The assessment of expenses associated with the PACS project should consider the cost of:

  • capital equipment, including system hardware, software, and archival storage;
  • interfaces, including external DICOM, the HIS, and the RIS;
  • additional network hardware or upgrades, if necessary;
  • data drops or cable runs;
  • enhancements needed for the reading area;
  • service agreements; and
  • expansion.

Reading Area

  • Sound-absorbing materials such as carpets, curtains, and acoustic panels should be used.
  • Movable partitions should be used to block sound and light.
  • Brightness levels of room light and monitor light should be made to match.
  • Ergonomic devices should be used; these should include computer carts, adjustable chairs, and articulating monitor-support arms.
  • The environment should be designed to facilitate the comparison of film and soft-copy images.

Imaging Modalities

  • If possible, modalities should be upgraded to support the Digital Imaging and Communications in Medicine Modality Worklist (DMWL).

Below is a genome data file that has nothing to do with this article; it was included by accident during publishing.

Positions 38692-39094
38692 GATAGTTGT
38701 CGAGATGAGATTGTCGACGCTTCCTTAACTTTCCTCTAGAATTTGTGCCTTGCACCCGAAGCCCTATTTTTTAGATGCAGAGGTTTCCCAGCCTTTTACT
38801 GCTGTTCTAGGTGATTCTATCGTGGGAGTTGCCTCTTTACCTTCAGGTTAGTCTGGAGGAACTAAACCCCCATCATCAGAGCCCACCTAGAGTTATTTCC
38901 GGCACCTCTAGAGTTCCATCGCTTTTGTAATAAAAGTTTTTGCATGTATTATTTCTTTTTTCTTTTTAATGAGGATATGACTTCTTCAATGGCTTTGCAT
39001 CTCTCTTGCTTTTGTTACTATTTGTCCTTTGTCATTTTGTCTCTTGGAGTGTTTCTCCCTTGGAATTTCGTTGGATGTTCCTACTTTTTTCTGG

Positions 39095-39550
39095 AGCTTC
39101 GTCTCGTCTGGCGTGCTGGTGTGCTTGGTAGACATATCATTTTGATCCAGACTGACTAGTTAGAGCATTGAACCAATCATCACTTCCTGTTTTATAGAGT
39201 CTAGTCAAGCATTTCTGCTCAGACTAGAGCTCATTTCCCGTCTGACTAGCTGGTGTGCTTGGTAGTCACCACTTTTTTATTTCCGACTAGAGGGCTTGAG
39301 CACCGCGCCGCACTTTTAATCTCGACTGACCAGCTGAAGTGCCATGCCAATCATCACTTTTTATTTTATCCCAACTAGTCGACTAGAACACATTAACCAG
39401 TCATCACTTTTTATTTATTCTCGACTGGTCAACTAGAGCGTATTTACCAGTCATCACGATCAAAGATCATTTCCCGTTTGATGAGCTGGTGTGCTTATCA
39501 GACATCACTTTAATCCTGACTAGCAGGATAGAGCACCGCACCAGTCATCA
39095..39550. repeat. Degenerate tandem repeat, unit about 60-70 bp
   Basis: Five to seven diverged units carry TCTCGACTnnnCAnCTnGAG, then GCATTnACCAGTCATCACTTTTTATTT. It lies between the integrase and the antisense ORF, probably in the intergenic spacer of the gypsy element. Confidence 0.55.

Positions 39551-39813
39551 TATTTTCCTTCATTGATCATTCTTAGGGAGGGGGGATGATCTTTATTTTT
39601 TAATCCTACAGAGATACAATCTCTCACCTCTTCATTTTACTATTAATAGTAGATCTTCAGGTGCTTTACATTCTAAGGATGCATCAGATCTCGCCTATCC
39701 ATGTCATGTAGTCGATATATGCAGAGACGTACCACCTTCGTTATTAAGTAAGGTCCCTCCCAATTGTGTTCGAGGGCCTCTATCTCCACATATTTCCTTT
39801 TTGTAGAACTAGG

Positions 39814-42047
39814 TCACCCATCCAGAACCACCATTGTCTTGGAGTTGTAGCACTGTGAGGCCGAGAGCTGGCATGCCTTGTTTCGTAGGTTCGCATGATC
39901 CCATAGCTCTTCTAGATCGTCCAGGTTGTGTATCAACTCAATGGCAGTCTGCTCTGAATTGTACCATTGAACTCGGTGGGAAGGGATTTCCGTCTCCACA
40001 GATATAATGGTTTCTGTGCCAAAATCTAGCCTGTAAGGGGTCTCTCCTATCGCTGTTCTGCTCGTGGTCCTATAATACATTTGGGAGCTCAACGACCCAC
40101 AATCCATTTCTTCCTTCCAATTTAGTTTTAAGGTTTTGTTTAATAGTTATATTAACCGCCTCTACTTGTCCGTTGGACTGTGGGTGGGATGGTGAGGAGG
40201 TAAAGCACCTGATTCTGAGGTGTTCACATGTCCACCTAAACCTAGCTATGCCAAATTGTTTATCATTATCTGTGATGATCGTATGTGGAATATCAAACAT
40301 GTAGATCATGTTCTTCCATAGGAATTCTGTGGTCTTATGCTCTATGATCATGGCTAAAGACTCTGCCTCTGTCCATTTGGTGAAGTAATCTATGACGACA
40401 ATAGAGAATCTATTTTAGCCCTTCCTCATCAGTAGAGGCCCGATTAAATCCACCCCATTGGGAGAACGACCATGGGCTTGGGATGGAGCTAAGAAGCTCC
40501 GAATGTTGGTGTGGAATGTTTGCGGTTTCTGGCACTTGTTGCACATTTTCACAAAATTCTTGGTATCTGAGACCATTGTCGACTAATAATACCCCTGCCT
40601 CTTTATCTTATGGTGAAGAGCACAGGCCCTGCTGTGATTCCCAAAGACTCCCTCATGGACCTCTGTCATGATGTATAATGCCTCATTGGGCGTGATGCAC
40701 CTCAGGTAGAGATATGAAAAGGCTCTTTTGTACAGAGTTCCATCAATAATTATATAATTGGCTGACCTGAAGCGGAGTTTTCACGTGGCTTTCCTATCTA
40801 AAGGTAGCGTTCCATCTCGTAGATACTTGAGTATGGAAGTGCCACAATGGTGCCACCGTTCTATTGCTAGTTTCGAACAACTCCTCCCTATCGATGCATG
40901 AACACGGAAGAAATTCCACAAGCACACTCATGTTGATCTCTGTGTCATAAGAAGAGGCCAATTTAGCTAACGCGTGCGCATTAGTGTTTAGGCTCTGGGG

• Third-party solutions for the problems of legacy systems should be identified, with vendors required to demonstrate the DMWL function.
  • Before implementation, imaging protocols such as study descriptions and naming conventions should be standardized.

Information Systems

  • Because consistency will improve hanging protocols, study descriptors and naming conventions should be made to match across all radiology information systems.
  • Systems should be configured to accept only one accession number or patient check-in number per examination.

Figure 3. Some of the steps that may be necessary, as determined through infrastructure assessment, prior to the implementation of a picture archiving and communications system.